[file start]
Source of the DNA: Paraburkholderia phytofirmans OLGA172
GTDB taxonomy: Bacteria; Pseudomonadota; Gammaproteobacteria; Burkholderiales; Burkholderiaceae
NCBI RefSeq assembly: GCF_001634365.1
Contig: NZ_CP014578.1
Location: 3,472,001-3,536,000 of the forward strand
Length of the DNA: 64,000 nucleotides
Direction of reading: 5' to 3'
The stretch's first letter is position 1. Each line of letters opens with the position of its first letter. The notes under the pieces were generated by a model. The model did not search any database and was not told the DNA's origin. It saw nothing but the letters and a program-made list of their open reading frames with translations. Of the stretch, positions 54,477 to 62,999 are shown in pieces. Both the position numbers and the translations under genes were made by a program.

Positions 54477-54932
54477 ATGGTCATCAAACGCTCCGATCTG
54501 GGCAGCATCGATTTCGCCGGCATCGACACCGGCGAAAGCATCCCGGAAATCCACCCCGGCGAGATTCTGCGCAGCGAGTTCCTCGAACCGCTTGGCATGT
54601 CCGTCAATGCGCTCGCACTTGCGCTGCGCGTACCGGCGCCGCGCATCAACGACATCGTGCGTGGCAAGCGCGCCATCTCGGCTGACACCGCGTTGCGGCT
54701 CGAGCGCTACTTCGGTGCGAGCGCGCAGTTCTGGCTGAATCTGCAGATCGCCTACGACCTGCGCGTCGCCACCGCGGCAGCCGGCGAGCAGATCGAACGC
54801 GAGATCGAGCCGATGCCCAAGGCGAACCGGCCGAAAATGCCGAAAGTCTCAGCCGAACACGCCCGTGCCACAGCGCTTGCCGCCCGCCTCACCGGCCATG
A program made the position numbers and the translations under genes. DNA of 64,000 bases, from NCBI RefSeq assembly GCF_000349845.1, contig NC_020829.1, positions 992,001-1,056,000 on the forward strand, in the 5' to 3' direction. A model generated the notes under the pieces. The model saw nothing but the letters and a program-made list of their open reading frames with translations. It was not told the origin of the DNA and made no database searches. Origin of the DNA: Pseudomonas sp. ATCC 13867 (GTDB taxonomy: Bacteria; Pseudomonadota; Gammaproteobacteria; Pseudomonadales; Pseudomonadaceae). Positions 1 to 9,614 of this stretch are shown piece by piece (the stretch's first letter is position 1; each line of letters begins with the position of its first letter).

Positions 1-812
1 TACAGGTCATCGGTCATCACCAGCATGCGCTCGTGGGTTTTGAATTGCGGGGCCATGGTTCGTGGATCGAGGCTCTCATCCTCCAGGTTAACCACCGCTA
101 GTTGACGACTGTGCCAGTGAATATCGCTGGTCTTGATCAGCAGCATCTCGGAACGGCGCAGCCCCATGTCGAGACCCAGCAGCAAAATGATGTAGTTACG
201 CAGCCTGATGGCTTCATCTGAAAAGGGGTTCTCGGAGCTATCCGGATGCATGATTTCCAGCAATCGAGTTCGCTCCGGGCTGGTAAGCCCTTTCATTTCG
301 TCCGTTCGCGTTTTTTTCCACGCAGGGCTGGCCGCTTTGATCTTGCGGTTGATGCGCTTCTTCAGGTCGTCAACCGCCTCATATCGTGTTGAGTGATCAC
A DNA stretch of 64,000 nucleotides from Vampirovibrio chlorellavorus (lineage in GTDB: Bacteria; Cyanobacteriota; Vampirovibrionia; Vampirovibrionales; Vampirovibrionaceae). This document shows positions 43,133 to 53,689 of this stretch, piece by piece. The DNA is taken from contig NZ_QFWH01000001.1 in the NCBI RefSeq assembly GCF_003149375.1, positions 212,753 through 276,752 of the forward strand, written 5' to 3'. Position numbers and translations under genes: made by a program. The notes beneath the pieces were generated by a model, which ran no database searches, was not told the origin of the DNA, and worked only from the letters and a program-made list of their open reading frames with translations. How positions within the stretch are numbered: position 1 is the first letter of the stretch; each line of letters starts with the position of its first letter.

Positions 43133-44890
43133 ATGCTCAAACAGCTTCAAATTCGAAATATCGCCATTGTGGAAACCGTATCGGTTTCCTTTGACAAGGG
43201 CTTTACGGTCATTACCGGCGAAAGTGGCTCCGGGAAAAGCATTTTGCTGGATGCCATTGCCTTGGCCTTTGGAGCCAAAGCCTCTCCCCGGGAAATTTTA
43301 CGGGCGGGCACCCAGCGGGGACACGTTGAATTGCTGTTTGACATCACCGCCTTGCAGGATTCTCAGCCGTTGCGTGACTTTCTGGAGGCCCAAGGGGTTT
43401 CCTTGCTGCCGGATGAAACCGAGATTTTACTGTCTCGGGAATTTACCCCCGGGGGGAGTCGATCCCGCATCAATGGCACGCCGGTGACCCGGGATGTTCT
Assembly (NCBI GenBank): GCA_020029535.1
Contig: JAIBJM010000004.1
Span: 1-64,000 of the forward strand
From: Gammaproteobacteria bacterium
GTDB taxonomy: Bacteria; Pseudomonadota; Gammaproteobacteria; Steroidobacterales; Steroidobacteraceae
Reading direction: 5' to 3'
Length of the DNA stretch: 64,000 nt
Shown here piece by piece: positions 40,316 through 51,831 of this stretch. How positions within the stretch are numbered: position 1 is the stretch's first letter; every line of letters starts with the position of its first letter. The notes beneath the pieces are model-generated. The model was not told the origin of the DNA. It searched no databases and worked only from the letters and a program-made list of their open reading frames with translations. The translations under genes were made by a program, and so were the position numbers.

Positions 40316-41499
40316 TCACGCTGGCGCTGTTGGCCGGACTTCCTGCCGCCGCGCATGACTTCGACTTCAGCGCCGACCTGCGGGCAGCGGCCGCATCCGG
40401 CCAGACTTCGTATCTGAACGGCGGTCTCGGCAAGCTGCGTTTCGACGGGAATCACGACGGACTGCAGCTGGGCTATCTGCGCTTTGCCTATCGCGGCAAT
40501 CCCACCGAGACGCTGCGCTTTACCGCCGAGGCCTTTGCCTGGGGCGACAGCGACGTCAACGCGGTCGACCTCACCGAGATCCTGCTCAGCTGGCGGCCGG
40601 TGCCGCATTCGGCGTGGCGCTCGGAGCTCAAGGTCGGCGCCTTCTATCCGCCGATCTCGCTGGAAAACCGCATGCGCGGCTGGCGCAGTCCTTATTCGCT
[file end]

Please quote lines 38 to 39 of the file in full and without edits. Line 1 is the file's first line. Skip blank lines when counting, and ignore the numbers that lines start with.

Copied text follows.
40501 CCCACCGAGACGCTGCGCTTTACCGCCGAGGCCTTTGCCTGGGGCGACAGCGACGTCAACGCGGTCGACCTCACCGAGATCCTGCTCAGCTGGCGGCCGG
40601 TGCCGCATTCGGCGTGGCGCTCGGAGCTCAAGGTCGGCGCCTTCTATCCGCCGATCTCGCTGGAAAACCGCATGCGCGGCTGGCGCAGTCCTTATTCGCT